Right of Access to Information: Supreme Court (SC) reserves verdict on plea that has raised some ‘complex’ questions | Pakistan Press Foundation (PPF)

Pakistan Press Foundation

Right of Access to Information: Supreme Court (SC) reserves verdict on plea that has raised some ‘complex’ questions

Pakistan Press Foundation

ISLAMABAD: The Supreme Court reserved its judgment on a plea seeking information about the total number of apex court staff, vacancies, and the total number of females, disabled people, and transgender.

A three-judge bench, headed by Chief Justice Qazi Faez Isa and comprising Justice Aminud Din and Justice Athar Minallah, on Wednesday, heard Mukhtar Ahmed Ali’s petition against the Islamabad High Court (IHC) on Right of Access to Information.

The chief justice stated that the applicant has brought difficult and complex legal and constitutional questions, which have ramifications. Attorney General for Pakistan Mansoor Usman Awan and the applicant were directed to file a written submission and inform about the practice regarding the matter all over the world.

Mukhtar Ahmed said that the information sought under Article 19-A of the Constitution and Right of Access to Information Act, 2017, not being of such nature to raise even the remote possibility of affecting the independence of the judiciary.

He submitted that when the SC Registrar’s Office did not provide him with information about the staff, he approached the Information Commission in accordance with its section 17. The Commission’s order stated, “It didn’t think that the subject information request impinged on the functioning of the judiciary and that too in a manner affecting the independence of the judiciary.”

The Registrar SC moved an application before the Information Commission for withdrawal of its order dated 12-07-2021, wherein, it was contended inter alia that the Supreme Court did not come under Section 2 (ix) (e) of the Act. The commission rejected the registrar’s appeal, who then filed a writ petition before the IHC.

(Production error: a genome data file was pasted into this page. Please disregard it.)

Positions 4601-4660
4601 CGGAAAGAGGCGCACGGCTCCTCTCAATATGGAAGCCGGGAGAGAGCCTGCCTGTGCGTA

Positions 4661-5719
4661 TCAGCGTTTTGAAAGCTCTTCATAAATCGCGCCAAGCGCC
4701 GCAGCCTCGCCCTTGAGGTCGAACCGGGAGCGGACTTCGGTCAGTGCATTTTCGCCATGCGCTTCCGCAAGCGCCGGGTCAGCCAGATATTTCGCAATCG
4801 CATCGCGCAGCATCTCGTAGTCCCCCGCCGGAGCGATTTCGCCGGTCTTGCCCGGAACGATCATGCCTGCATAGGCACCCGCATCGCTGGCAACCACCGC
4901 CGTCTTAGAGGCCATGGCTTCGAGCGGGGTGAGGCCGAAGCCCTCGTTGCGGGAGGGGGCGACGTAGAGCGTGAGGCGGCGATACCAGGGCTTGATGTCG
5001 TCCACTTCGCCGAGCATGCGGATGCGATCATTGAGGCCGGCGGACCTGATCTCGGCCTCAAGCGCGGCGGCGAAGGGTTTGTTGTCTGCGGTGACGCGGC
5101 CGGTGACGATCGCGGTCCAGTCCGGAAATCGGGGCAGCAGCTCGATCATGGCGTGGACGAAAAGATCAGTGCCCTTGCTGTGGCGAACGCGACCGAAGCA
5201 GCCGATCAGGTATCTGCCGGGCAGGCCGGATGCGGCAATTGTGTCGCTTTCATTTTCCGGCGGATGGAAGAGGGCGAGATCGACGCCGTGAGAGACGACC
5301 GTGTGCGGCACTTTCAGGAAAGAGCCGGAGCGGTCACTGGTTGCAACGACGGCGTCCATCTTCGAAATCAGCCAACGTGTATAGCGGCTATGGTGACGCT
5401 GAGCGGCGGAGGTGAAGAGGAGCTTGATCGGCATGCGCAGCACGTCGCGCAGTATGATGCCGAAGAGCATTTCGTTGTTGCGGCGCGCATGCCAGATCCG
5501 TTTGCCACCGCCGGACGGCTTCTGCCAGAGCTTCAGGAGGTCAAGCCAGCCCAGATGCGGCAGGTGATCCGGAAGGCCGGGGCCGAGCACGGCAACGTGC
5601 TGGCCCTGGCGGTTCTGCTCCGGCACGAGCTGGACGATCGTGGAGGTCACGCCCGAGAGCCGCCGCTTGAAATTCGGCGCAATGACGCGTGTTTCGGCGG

The IHC on July 12, 2021, directed the SC Registrar to share with the appellant the requested information at the earliest, but not later than 20 working days of the receipt of the order.

During the proceeding, the chief justice questioned can the SC Full Court formulate its own regulations regarding what sort of information could be provided or not. Mukhtar responded in positive.

Justice Faez then told the applicant that they could provide him with information, but not as per the direction of the Information Commission. The attorney general said the commission could not direct the Supreme Court.

Mukhtar contended that the Office of Registrar is an administrative post, therefore, it comes under the Act. The Registrar’s Office is distinctive from the Supreme Court, which is defined in Article 176 of the Constitution. As per this provision, the Supreme Court comprises chief justice and the judges. He further said that the Supreme Court exercises its power through judicial orders and judgments.

Justice Minallah said the applicant could have sought a record of how many petitions have been decided and pending, but he is seeking information about the SC staff. He noted that if the Full Court directs the Registrar not to disclose information about the staff, then how could he do this, adding if the Registrar does provide information about the SC staff then he will be violating the Supreme Court’s order.

The attorney general submitted that the employees of the Supreme Court are not under the Registrar, but they are employees of the Supreme Court, and also the funds of the Supreme Court are not separated for judges and staff members. The Registrar has no power of hiring and firing the SC staff.

Justice Minallah also questioned whether the armed forces are included in the Information Act, if not then is it not a violation of Article 19-A?

Mukhtar also sought the details of total vacancies in the top court against different pay scales and positions besides the dates from which the positions were lying vacant.

The applicant asked for the number of staff members who were not regular but had been engaged on a daily-wage basis or through short-term or long-term contracts against various positions and pay scales and the number and types of positions created anew since January 1, 2017.

The total number of females, disabled people and transgender staff members against various positions and pay scales working with the SC and a certified copy of the latest approved service rules of the top court were also required.

Source: Business Recorder

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